By Dan Moffett
Manalapan commissioners hope to voice their objections to the South Palm Beach groin project during a scheduled meeting with county officials on Oct. 24.
The commissioners expect the project’s managers to attend the town’s regularly scheduled 9:30 a.m. meeting and participate in a question-and-answer session about the $5 million plan to install a network of seven concrete groins north of the town to stabilize South Palm’s beaches.
There is near unanimous opposition to the idea in Manalapan.
Mayor Keith Waters has pledged to fight it “tooth and nail,” the commissioners have unanimously agreed with the mayor, and finding a resident who thinks groins are a good idea is as unlikely as finding support for a refinery on A1A.
Eau Palm Beach Resort & Spa has lawyered up and is threatening to go to court to block the project, and Waters and the commissioners are next in line.
Their unifying fear is that the groins will interrupt the natural southward flow of sand and divert it from nourishing Manalapan’s beaches.
County project managers are expected to try to persuade the commission that the groins in South Palm Beach would be nothing like those installed in Deerfield Beach in the 1960s. Deerfield’s southern neighbor, Hillsboro Beach, has blamed those 56 concrete structures for destroying its coastline and stealing untold tons of sand over the past five decades. Hillsboro is suing Deerfield, seeking to recover millions in damages.
The county’s beach stabilization project, roughly 10 years in the making, is a joint venture, with South Palm Beach paying about 20 percent of the construction cost, the county 30 percent through tourism taxes, and the state and federal governments covering another 50 percent.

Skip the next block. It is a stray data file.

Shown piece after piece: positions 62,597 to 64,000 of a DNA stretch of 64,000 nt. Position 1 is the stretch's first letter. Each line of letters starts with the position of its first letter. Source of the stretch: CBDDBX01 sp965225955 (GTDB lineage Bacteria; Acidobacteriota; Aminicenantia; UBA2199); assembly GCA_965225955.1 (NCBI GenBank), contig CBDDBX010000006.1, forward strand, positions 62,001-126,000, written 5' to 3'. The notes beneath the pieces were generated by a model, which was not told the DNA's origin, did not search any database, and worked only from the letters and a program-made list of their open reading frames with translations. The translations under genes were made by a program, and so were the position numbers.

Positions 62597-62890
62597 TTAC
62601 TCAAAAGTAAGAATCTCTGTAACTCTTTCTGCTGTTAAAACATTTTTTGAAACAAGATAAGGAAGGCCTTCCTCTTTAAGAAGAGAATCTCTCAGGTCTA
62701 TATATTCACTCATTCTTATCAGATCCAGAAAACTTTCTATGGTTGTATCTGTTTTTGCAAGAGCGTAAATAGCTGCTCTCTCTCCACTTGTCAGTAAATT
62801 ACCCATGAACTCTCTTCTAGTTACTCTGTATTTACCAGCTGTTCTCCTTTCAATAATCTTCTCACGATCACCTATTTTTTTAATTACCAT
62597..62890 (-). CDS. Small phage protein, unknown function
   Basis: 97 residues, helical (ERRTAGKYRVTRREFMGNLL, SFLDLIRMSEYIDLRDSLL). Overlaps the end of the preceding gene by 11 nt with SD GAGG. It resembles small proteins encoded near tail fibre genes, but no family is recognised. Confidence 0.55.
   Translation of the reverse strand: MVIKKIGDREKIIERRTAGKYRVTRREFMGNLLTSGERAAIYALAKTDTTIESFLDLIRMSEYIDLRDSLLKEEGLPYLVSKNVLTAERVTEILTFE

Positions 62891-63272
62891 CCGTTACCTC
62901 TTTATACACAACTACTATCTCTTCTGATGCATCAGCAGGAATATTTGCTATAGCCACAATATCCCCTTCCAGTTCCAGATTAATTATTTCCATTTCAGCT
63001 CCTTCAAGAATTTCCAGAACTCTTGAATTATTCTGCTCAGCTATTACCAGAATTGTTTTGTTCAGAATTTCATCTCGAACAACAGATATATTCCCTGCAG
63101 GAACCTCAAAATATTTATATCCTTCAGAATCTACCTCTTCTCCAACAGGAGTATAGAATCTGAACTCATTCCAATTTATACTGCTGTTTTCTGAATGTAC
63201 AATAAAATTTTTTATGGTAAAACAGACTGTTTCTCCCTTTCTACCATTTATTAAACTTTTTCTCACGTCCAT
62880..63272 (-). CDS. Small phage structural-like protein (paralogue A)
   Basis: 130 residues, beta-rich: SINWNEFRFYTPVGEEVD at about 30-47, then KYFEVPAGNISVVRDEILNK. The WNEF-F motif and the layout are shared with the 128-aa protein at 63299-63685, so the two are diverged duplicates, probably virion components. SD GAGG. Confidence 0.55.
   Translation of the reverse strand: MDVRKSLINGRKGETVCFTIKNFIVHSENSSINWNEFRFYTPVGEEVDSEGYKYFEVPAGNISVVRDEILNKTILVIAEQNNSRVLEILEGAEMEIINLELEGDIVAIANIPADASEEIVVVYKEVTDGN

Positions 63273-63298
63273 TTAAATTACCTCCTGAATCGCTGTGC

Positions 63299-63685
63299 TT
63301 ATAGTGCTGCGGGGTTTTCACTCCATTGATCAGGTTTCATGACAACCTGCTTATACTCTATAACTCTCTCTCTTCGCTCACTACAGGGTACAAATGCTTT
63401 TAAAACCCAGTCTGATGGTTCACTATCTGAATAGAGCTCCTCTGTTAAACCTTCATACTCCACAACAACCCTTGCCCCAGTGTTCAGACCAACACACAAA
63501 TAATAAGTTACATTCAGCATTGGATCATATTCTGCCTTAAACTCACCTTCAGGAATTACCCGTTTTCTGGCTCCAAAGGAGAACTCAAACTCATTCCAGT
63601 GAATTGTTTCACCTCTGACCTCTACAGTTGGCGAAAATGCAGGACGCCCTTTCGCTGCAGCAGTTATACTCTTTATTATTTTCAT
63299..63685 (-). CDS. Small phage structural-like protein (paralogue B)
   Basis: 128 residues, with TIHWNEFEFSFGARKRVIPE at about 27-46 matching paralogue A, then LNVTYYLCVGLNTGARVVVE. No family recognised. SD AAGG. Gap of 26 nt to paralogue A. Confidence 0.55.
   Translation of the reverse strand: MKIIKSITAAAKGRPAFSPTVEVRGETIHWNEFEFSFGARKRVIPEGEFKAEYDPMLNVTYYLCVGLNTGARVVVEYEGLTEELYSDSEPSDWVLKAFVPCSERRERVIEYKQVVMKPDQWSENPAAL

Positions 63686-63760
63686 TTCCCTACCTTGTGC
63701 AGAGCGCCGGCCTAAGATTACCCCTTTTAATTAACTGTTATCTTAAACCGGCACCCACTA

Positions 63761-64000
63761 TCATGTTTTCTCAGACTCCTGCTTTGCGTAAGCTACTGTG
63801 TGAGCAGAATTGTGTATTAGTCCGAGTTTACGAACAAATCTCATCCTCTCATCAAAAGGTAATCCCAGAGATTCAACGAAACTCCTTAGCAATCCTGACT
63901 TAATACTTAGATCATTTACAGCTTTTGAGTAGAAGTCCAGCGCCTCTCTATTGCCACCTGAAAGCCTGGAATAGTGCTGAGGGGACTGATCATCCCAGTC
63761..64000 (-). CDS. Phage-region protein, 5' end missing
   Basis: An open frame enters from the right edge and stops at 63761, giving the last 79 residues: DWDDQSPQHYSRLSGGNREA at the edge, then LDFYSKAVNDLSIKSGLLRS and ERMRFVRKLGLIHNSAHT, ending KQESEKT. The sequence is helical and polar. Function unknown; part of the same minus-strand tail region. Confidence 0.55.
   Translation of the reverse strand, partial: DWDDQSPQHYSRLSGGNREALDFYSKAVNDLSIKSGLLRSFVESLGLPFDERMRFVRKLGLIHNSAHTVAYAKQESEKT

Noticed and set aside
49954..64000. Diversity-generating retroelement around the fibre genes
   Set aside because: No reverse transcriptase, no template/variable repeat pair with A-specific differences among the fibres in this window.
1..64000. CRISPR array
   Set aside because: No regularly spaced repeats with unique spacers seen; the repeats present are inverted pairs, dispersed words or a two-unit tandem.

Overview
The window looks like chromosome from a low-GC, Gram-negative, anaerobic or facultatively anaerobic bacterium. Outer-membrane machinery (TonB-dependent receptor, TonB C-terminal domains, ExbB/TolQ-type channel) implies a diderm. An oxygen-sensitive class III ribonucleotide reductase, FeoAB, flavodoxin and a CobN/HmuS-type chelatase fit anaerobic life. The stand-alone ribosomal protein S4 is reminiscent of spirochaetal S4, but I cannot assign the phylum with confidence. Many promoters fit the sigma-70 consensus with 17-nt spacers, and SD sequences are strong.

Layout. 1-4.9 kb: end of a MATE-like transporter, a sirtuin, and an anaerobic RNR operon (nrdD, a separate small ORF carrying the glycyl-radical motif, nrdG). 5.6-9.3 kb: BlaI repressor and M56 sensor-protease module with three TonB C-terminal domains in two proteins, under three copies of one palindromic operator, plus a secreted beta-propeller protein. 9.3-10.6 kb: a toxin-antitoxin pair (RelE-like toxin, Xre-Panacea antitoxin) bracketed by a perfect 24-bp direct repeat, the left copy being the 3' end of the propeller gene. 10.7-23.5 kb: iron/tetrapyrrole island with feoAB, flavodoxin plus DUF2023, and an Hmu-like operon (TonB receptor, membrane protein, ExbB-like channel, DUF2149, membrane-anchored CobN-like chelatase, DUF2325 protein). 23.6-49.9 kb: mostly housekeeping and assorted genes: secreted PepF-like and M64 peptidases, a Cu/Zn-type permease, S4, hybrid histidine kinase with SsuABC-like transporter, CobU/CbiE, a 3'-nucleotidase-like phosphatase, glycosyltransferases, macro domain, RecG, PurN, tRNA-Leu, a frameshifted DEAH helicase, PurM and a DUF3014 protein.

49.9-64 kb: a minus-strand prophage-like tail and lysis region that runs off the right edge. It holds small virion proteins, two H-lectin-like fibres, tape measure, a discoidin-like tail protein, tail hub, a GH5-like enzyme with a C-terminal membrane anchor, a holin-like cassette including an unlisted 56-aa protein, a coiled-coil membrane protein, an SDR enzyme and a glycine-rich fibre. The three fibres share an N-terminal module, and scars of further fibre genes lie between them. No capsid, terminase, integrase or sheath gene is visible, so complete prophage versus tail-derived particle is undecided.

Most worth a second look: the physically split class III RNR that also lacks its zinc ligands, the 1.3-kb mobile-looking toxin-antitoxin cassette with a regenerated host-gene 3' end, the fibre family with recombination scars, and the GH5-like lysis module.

County managers are applying for the necessary permits to get the project going by the November 2018 target date.
In other business, members of the Palm Beach County Police Benevolent Association have voted to approve a new three-year contract with the town that includes a provision for a 3 percent pay increase retroactive to October 2016 and a retirement contribution plan. Going forward, officers are to receive annual pay hikes of 3 percent, 3.5 percent and 4 percent.
Police Chief Carmen Mattox said the agreement — which ends a year of impasse in negotiations that wound up in arbitration — “will improve morale.”
Town Manager Linda Stumpf said the contract “is very fair and it’s generous.”
Waters said the agreement has already improved relations between the commission and department.
“I can tell you I’ve been stopped by every policeman, from the chief all the way down to the people on the street, saying thanks to the commission,” the mayor said during a budget workshop. “They are very much aware that we’re trying to work with them.”